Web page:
A Modest Proposal

I have a modest proposal: I would like to see a HamWan-like network spanning the eastern seaboard, from (at least) Washington, DC into Nova Scotia.

Ok, maybe that’s not so modest.

Regardless, I envision hams running a high-speed microwave data network providing both IPv4 and IPv6, with multiple Internet peering points. This network would provide a true resource complex for radio amateurs, with hosts on the network providing a variety of services for research, experimentation, collaboration, and even emergency communications.

I imagine using this resource to interconnect AX.25 networks using this resource, providing AXUDP over the microwave network to interconnect low-speed packet networks.

With such infrastructure in place, we can begin to think about what the future might hold for amateur radio internetworking. Robert Quattlebaum, N6DRC, has designed a next generation link-layer protocol for amateur radio designed to directly support IP networking. Dubbed ARNGLL for “Amateur Radio Next-Generation Link-Layer”, this is roughly based on the 6LoWPAN standard for IPv6 connectivity for low-power devices. I have been working with him (slowly) in our mutual spare time to develop a reference implementation of the protocol and the associated ARNCE (Amateur Radio Numeric Callsign Encoding) specification, which describes how to convert callsigns into a numeric representation suitable for direct use as a station address.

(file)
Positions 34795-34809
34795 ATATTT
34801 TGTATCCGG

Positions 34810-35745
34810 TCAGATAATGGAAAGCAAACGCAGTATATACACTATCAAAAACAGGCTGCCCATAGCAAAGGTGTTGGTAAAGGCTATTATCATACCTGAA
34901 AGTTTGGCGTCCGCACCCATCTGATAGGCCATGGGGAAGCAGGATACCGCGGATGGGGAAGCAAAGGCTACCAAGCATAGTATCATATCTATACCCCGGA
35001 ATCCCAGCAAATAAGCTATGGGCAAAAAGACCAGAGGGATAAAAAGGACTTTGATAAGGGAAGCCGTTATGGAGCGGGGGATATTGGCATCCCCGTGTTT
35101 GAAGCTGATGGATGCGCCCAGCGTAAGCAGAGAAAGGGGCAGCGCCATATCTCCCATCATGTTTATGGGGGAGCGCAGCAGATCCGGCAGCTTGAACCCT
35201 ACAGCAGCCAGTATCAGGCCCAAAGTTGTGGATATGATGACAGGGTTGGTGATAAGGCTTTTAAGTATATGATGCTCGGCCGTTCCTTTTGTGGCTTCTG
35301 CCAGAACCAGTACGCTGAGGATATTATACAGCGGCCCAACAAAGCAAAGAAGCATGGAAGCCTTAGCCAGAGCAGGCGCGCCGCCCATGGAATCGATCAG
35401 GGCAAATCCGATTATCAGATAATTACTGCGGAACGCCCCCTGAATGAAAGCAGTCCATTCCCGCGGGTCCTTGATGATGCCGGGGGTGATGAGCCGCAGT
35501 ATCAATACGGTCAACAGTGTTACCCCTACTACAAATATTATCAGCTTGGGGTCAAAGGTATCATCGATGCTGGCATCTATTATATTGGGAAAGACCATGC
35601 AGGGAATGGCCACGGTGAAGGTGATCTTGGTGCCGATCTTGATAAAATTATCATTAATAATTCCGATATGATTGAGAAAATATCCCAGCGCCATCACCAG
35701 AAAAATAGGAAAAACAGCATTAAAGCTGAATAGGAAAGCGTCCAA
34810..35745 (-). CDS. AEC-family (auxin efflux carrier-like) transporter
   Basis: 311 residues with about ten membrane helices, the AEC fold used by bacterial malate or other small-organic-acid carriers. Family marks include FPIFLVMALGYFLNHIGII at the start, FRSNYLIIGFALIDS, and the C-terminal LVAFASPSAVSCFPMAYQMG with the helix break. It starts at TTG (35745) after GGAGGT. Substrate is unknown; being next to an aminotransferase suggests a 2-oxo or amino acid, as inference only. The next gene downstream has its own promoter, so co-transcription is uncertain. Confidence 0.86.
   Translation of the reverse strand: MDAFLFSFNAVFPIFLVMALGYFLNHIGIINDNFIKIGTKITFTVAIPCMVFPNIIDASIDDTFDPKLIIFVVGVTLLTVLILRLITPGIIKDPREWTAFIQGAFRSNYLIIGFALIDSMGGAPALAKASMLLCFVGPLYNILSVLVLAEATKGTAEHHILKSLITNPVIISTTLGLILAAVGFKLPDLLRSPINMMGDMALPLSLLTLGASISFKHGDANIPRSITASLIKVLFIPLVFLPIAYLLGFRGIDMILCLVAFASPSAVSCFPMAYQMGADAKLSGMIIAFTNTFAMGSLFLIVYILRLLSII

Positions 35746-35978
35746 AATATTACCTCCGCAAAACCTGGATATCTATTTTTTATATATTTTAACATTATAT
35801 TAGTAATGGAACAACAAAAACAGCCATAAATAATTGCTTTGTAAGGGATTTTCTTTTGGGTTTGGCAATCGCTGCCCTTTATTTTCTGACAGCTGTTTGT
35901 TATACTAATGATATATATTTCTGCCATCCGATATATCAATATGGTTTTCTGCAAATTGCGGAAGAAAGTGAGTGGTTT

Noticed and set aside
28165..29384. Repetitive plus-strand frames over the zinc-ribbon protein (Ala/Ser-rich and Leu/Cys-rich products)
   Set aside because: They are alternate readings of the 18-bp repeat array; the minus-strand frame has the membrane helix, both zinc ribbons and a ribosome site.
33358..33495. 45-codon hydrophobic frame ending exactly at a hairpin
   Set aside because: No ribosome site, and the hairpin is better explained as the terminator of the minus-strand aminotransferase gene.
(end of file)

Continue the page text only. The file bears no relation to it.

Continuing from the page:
An advanced future?

In the future, I envision a high-speed, long distance microwave amateur radio internetwork based on TCP/IP, peered with the Internet, with slow- and medium-speed devices connected with IP over ARNGLL and AX.25 tunneled over AXUDP.